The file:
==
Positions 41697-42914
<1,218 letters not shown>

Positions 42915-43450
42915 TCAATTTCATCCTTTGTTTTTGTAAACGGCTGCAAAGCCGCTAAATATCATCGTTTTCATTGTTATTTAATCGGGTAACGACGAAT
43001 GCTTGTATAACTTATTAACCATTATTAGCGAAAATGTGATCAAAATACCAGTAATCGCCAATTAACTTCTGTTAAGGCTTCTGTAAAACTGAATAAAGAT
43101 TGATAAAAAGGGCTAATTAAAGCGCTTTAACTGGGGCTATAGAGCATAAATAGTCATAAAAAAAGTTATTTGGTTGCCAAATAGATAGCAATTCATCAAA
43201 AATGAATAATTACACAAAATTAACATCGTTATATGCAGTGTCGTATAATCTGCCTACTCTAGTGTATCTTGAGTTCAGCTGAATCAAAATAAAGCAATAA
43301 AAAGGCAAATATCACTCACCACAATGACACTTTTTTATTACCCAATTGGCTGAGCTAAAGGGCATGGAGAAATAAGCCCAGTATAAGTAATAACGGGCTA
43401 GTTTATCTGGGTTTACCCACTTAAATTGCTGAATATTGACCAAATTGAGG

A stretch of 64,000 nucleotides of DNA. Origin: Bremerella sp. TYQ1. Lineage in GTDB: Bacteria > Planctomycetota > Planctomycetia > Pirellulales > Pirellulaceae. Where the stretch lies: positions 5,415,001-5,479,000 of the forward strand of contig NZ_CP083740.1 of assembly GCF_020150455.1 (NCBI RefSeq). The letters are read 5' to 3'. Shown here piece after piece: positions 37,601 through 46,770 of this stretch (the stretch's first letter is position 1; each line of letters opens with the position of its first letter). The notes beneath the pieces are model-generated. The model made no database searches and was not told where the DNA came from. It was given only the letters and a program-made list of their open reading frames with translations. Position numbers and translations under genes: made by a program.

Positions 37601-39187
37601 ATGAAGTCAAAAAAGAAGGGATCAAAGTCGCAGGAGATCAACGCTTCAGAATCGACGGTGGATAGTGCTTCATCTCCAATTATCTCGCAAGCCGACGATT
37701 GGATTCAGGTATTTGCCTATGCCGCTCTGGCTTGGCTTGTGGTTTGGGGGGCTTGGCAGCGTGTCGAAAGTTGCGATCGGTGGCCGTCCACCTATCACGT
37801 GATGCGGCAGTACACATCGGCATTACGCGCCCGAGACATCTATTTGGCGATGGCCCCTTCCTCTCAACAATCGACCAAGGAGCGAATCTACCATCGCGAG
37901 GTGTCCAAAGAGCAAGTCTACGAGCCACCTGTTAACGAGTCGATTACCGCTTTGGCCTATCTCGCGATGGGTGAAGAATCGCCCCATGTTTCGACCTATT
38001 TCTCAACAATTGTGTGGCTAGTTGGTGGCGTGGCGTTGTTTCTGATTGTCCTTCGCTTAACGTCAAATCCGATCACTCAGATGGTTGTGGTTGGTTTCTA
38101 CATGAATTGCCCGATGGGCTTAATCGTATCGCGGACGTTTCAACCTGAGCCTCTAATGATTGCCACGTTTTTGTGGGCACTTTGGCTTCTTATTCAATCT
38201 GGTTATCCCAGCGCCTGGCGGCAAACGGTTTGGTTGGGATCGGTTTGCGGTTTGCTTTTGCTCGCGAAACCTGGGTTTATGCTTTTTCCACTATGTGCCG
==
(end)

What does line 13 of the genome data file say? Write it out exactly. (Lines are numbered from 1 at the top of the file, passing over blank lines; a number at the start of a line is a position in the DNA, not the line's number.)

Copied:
37701 GGATTCAGGTATTTGCCTATGCCGCTCTGGCTTGGCTTGTGGTTTGGGGGGCTTGGCAGCGTGTCGAAAGTTGCGATCGGTGGCCGTCCACCTATCACGT